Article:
Alyson Mead speaks with Jacqueline Goldfinger about designer babies, scientific advances, and her new play Babel, presented in a staged reading by Sacred Fools for one night only, on Sunday, January 27th.
Women writers aren’t afraid to ask the tough questions and neither is Wendy Graf in her play Exit Wounds, one of two recipients of the Moss & Kitty Carlisle Hart New Play Initiative Silver Medallion, playing through December 16 at GTC Burbank. So LAFPI decided to ask Wendy some questions of our own.
LAFPI: What inspired you to write this play from this perspective?
Wendy Graf: I became interested in what happens to the families and love ones of evil people and/or people who commit evil acts. I started watching a number of documentaries like Hitler’s Children. Then there was, of course, another mass shooting and that story opportunity kind of clicked in my head. I wondered what if anything was the effect on the shooter’s loved ones and families and if that effect bled out to future generations. I also felt it was a vehicle for me to vent my anger and frustration and desperation about the ongoing lack of gun control in this country, even in the face of every day tragic massacres.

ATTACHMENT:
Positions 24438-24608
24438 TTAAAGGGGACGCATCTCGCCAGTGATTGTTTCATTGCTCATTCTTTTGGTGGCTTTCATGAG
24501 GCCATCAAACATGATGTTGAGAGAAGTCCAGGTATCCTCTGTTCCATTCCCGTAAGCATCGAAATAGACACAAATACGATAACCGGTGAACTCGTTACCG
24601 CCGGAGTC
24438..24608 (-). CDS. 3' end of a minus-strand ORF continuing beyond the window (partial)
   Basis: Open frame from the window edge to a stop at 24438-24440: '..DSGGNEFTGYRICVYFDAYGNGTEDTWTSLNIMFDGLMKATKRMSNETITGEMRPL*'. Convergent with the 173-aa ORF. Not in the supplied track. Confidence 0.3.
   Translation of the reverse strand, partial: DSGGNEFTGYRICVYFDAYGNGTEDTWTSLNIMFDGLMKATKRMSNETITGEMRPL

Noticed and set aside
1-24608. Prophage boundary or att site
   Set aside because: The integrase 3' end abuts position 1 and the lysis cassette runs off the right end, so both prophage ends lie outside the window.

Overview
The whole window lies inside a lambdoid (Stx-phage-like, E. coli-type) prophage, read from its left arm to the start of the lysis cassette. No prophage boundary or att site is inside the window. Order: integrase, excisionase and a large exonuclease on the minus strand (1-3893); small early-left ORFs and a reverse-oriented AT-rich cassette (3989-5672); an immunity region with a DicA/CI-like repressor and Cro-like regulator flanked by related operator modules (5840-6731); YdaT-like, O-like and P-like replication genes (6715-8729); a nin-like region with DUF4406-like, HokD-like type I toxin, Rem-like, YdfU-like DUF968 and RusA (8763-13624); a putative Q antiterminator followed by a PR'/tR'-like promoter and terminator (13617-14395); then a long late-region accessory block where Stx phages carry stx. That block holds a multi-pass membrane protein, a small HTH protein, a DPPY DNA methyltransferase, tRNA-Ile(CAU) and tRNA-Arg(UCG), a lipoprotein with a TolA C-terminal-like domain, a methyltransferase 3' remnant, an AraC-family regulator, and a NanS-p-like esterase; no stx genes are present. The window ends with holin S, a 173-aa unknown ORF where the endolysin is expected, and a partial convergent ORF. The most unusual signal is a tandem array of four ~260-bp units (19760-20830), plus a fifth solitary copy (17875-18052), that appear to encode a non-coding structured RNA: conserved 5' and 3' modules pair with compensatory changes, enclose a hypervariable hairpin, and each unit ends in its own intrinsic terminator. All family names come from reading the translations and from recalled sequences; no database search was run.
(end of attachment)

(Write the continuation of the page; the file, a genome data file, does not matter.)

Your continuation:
LAFPI: We love when women writers tackle current social issues from a woman’s perspective. How do you view gun violence as a feminist issue?